Tag Archives: Friendship

Unemployment Tuesday

Looking for jobs is no fun. Coloring with 2 year olds is great fun.

Starting afresh, alone, is daunting. It is lonely, it has extreme joys and extreme disappointments, and can be boring. But I have been so blessed by the people I am meeting. I am bouncing from house to house on a weekly basis, which is certainly unsettling and frustrating. But also a fantastic way of receiving offerings from so many new people.

This week I am with a family that has a 2 year old boy. E is pretty incredible for his age. He is nearly entirely potty-trained (childhood development experts know that this is quite a feat!), holds full conversations that often pertain to his feelings or opinions about a subject (also, wow.) but most importantly is infinitely entertaining. Which is great because the constant online-resume-upload is getting tiring.

Yesterday it snowed in the city. E really wanted to go enjoy it. So E’s mom put him in some rubber boots and a coat made for a child twice his size. And while the eskimo boy traipsed around the sidewalk in front of the house, his mother and I stood at the window watching to ensure that he didn’t run into the street. E then decided he wanted to shovel the snow. (There is, at best, 1/2 an inch collected on the 4×6 patch of grass in front of the house and the street.) Over the next half-hour E diligently throws all of the snow from the grass onto the sidewalk, barely able to see out of the massive hood covering his face. It was better than any television show I’ve seen lately.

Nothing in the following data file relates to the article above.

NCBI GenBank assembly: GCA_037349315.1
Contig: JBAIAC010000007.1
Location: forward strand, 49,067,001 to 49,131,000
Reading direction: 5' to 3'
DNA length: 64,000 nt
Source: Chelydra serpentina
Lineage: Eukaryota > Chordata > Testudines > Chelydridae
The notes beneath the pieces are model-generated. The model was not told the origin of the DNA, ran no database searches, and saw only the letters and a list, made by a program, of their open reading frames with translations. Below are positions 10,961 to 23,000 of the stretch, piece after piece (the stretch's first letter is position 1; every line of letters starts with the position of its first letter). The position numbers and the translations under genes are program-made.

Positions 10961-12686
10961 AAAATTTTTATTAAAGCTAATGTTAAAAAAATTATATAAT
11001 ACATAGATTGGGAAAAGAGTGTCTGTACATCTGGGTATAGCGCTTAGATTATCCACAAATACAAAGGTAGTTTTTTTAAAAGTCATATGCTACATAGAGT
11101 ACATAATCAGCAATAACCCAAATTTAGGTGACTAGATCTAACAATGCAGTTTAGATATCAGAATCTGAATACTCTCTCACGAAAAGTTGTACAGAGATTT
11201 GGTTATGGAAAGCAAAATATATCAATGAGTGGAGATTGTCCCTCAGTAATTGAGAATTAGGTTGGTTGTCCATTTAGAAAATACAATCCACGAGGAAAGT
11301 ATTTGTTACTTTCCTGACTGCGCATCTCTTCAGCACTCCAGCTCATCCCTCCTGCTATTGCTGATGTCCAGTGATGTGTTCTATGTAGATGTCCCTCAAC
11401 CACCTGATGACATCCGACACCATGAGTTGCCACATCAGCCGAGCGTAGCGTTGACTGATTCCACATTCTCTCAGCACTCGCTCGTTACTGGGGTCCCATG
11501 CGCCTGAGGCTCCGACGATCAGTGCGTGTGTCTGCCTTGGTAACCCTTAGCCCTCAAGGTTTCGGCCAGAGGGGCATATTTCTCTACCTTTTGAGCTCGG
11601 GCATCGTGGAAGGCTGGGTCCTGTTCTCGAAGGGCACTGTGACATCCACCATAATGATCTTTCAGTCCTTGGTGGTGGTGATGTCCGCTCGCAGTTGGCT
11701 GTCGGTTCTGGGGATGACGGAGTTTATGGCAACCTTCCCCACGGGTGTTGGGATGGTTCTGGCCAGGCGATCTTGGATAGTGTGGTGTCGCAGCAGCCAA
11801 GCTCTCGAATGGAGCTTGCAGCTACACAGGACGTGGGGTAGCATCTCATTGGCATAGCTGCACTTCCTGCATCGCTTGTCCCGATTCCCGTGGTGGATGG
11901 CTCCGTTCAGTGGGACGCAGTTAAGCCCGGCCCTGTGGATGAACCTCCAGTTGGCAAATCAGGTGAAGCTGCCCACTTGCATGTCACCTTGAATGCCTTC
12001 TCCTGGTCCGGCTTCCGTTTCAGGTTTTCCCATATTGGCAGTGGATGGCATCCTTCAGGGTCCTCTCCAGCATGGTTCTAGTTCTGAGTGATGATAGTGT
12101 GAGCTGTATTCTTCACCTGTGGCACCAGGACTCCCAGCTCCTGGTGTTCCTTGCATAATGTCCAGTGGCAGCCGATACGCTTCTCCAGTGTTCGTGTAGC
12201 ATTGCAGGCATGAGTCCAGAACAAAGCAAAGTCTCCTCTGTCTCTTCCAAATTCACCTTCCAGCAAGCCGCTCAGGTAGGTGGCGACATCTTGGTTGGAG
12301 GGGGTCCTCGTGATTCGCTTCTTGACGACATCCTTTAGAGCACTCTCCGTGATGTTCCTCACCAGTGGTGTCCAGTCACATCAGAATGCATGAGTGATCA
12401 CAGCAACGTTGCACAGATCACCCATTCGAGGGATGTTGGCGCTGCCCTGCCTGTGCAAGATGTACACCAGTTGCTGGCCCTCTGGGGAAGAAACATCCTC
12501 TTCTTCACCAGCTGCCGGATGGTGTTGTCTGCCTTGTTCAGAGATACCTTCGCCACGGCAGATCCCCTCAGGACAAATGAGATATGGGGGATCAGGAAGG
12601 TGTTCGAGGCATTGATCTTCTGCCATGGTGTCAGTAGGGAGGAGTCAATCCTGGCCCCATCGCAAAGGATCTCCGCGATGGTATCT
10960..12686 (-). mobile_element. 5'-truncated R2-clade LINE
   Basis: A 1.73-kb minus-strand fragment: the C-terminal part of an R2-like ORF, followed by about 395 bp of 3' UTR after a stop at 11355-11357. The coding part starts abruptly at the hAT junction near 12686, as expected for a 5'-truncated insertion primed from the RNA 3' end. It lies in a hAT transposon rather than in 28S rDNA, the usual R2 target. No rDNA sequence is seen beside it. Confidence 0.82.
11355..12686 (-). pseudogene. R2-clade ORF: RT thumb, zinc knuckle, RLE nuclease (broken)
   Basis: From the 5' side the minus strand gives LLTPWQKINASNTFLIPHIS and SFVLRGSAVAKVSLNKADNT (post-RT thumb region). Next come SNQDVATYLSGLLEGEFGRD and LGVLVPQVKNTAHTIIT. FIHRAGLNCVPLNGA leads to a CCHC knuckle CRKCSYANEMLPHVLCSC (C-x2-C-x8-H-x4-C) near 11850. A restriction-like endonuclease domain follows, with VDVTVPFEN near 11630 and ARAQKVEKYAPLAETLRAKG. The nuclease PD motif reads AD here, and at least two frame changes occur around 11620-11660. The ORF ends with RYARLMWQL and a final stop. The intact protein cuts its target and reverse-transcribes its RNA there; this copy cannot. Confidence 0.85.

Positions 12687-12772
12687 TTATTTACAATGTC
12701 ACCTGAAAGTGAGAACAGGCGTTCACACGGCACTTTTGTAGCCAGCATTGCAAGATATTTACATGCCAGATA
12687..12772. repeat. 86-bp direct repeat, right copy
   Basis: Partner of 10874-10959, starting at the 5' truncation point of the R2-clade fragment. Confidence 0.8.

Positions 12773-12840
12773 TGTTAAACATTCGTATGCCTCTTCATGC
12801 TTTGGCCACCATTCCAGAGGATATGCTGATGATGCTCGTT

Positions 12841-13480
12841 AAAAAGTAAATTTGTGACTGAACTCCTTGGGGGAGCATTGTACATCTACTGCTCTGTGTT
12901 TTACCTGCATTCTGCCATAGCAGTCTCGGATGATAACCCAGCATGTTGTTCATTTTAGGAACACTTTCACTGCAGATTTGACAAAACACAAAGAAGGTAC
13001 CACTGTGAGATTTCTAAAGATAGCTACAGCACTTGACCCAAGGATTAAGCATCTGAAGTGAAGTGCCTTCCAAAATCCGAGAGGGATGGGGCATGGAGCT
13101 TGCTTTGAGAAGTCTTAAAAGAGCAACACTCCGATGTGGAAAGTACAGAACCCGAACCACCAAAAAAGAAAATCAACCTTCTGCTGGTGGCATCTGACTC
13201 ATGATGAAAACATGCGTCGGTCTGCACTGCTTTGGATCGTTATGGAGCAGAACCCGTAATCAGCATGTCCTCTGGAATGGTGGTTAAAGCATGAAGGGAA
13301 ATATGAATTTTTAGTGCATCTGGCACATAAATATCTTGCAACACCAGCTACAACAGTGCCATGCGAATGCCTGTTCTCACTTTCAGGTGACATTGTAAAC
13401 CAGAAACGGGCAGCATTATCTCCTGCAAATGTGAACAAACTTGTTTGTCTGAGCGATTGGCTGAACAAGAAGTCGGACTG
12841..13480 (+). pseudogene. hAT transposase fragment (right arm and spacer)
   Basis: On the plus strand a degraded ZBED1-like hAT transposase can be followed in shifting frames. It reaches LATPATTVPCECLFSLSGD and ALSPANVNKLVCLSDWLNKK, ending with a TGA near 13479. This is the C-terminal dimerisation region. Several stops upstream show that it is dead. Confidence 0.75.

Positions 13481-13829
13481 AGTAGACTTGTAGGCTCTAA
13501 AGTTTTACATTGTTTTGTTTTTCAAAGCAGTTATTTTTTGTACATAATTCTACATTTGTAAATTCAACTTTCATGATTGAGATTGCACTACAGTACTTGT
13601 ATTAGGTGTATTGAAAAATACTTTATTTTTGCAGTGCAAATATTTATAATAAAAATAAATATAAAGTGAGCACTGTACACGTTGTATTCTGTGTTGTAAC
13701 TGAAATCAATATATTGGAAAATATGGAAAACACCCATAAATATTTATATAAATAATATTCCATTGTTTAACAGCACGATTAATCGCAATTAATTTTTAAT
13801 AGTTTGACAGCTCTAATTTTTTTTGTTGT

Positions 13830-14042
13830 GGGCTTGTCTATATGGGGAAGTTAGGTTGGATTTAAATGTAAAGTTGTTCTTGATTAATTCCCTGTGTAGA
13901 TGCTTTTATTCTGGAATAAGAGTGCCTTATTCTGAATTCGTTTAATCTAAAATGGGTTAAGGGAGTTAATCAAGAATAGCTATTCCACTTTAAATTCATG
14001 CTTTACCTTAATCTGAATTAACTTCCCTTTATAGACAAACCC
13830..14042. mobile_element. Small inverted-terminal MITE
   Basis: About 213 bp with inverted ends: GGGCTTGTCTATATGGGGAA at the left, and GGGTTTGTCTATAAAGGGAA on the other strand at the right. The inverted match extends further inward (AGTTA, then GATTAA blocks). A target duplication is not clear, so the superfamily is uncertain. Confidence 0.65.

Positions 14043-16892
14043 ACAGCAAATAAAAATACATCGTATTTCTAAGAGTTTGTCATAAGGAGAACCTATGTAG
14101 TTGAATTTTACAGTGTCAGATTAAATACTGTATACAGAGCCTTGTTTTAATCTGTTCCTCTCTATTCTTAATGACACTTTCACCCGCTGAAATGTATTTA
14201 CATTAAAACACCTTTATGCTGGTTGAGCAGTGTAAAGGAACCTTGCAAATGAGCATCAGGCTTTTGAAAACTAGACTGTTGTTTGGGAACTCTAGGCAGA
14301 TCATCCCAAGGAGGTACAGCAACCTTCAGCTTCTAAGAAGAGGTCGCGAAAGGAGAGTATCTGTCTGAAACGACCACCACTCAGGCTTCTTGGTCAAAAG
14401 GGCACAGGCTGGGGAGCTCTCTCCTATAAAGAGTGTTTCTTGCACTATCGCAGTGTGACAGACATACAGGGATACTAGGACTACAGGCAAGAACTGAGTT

Today, E dropped me off at the train station so I could continue subjecting myself to act of selling one’s accomplishments that the unemployed go through. He held my hand from his car-seat for the entirety of the ride. Its nice to know that one is loved.

Finally, E refused a nap at the time when his parents and I really needed to get some work done. What to do in cases like these other than accept what is happening and alter your plans? So I spent the afternoon drawing fish, dinosaurs, signs, and dragons. He gave me several pieces of cut up paper and I gave him most of my drawings. Its always nice to receive handmade gifts.

Thanks E!

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Faith like a child.  Religious followers are told to trust their God with childlike faith. In general, I believe we should all approach the world with a sense of childlike hope and trust.  But we don’t.  We are jaded, cynical, and often proud of this and our ability to live independently and survive harsh conditions.

Children view the world as a brand new, exciting place.  Everything is amazing, fascinating, exciting.  Ideally, they are feed, clothed, protected by, and loved by a community of adults in their lives. Innocent, and considered stupidly naïve by some, but because of this, children are the ultimate risk-takers.  They haven’t been let down, haven’t been hurt, haven’t lived with years of empty promises and aching hearts.  Therefore children rush head first into new activities, willingly answer questions that they truly don’t know the answer to, and invite relationships with all people.